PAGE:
A Leopard Can’t Change His Spots: So Maybe We Should!

A master of disguise, surprise, stealth and strength. Ladies and gentlemen, I present to you, the leopard. Panthera pardus, one of the five big cats, the leopards reputation precedes him. Formerly spread out across the globe, the fossil records finding him throughout Europe, we know now through DNA analysis that there are in total, 9 ‘recognised’ leopard sub species.



As I am sure many of you are aware, the Amur Leopard, is thought to be the world’s rarest big cats, with around 45 individuals left in the wild. As is often the case, some species in our world are endangered as a whole, some are endangered in certain countries and some in particular regions. One of our rarest species in the UK is, of course, the hen harrier. But in general across the globe, the species is not threatened. Leopards lack this luxury. As a whole, leopards in general are thought of as near threatened, with every sub species at significant threat of being endangered, if they have not reached that milestone already. So who are they? Well, let me introduce them:

The Leopard (Panthera pardus pardus)- The Classic African Species: Near Threatened

The Arabian Leopard (Panthera pardus nimr)- Found in Arabia (surely not!): Critically Endangered

The Persian Leopard (Panthera pardus saxicolor)- Found in Central Asia: Endangered

The Javan Leopard (Panthera pardus melas )- Found in Java: Critically Endangered

Panthera pardus kotiya (Panthera pardus kotiya)- Found in Sri Lanka: Endangered

Indian Leopard (Panthera pardus fusca)- Found in India: Near Threatened

Indochinese Leopard (Panthera pardus delacourii): SouthEast Asia and Southern China: Endangered

North Chinese Leopard (Panthera pardus japonensis): Northern China: Population Unsure

Amur Leopard (Panthera pardus orientalis ):Primorye region of southeastern Russia and the Jilin Province of northeast China: Critically Endangered

Phew! That’s quite a list and a bit of a depressing one at that. I apologise if I’ve depressed you, but it was not my intention (ok so maybe it was a little). The fact is not a single one of the subspecies is in a healthy state. We could say that those that are lacking population data are fine and well and having a fabulous time, but if we’re honest, it’s not very likely.



But wait!! Hang on one minute here, I hear you say. What about the snow leopard?? What about the clouded leopard? How on earth have I forgotten them? Well, let me explain myself. Believe it or not, the snow leopard is not really a leopard. I can sense your narrowed eyes and folded arms, but it’s true. In fact, the snow leopard has many distinct differences from your typical leopard, but because of their similar appearance, we have called them leopard. Fair. Or confusing? Hmm, not sure. But alas! It is the truth. I’ll not bore you (or excite you, who knows!) with the details, but they have a different skull and tooth structure, different throat structure and they live in a boreal environment. It’s all a little bit hazy to be honest but there you have it. And the clouded leopard? Well, he is a different species. But if you really want to know (if you don’t already), the snow leopard is endangered and the clouded leopard is vulnerable. That didn’t help with the depression did it? Sorry.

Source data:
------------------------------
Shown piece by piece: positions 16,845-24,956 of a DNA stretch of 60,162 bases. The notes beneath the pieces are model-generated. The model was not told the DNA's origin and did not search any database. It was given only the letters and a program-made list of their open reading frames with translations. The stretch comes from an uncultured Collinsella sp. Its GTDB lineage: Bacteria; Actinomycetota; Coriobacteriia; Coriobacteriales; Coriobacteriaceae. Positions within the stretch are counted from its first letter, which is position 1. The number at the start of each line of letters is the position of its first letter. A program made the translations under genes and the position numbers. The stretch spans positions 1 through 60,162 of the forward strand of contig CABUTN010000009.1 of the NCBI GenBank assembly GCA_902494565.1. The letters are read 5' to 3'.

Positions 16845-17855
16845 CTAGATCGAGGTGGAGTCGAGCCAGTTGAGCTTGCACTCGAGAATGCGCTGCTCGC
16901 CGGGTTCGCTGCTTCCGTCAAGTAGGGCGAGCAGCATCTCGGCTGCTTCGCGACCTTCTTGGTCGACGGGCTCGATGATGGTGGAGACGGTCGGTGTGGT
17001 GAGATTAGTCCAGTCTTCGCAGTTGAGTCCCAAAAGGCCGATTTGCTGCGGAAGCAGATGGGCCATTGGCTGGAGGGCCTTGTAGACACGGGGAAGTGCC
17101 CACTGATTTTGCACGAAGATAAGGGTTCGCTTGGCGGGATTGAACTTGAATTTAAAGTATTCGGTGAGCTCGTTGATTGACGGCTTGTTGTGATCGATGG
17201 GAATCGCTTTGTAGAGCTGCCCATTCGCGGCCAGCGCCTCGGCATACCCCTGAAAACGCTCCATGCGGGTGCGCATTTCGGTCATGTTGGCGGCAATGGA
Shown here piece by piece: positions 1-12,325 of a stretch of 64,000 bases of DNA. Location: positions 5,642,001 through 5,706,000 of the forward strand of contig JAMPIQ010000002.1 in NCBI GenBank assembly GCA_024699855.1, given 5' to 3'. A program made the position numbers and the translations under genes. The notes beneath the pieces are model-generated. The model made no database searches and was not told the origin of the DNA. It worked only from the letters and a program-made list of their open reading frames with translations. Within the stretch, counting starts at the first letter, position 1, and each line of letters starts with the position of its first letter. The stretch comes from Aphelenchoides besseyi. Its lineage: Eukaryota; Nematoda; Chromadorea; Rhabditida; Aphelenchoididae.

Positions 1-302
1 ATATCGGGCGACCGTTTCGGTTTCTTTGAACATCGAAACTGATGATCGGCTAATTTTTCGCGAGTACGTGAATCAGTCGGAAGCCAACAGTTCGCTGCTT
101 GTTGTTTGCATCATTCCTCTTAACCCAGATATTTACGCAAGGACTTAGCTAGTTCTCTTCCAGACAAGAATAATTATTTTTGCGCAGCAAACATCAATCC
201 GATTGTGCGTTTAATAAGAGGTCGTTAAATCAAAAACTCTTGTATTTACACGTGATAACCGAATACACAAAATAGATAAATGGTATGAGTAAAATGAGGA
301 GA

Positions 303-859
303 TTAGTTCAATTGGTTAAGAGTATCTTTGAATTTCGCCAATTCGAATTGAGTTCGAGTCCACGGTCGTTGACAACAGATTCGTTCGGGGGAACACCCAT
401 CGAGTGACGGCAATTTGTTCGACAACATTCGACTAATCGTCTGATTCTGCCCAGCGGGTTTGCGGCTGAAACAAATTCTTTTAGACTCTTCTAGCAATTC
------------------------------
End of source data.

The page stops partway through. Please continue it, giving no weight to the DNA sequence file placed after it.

In general, all most all of these species either have fragmented populations, or are remaining relic populations. Although there are different threats across different continents and countries, some are the same. Habitat conversion and persecution are two of the most common. Destruction of forested habitats and loss of prey due to competition with humans is occurring more and more. Trophy hunting and fear of the species are other factors impacting populations, along with hunting for traditional medicines and for their patterned coat. In many areas losses have been intense and with so few of some  species remaining, we could be looking at several more extinctions. Leopards are known to be highly adaptable to many landscapes and situations, with many leopards nowadays living very close to humans, but we are stretching them to their limit.

But it’s not all doom and gloom and as we have caused the problem, we have stepped up to the plate to help this fabulous creature. Monitoring programs, which monitor progress, breeding and importantly, poaching, are being carried out in many countries. Organisations are working with locals to build a healthy relationship between species and people and progress is being made. Albeit, slowly. Leopards are not going to adapt anymore than they already have, a leopard ‘does not change it’s spots’, so we should. We need to do all we can to make sure that we can continue to boast having 5 ‘big cats’ native to our planet.




Now, my blood boils looking at this picture, so I am sorry if your’s feels as if it has been applied to a hot plate also. But this is just one threat that the leopard faces, both legally and illegally. So, let’s get involved. Help the Leopard!









11,507 total views, 4 views today

The following two tabs change content below.
Eleanor Daisy Upstill-Goddard
I have been a bird enthusiast since I was a child and have just completed my MSc at Newcastle University on 'Biodiversity Conservation and Ecosystem Management.'
Eleanor Daisy Upstill-Goddard

Latest posts by Eleanor Daisy Upstill-Goddard (see all)

You may also like...

Leave a Reply

Your e-mail address will not be published. Required fields are marked *

Blue Captcha Image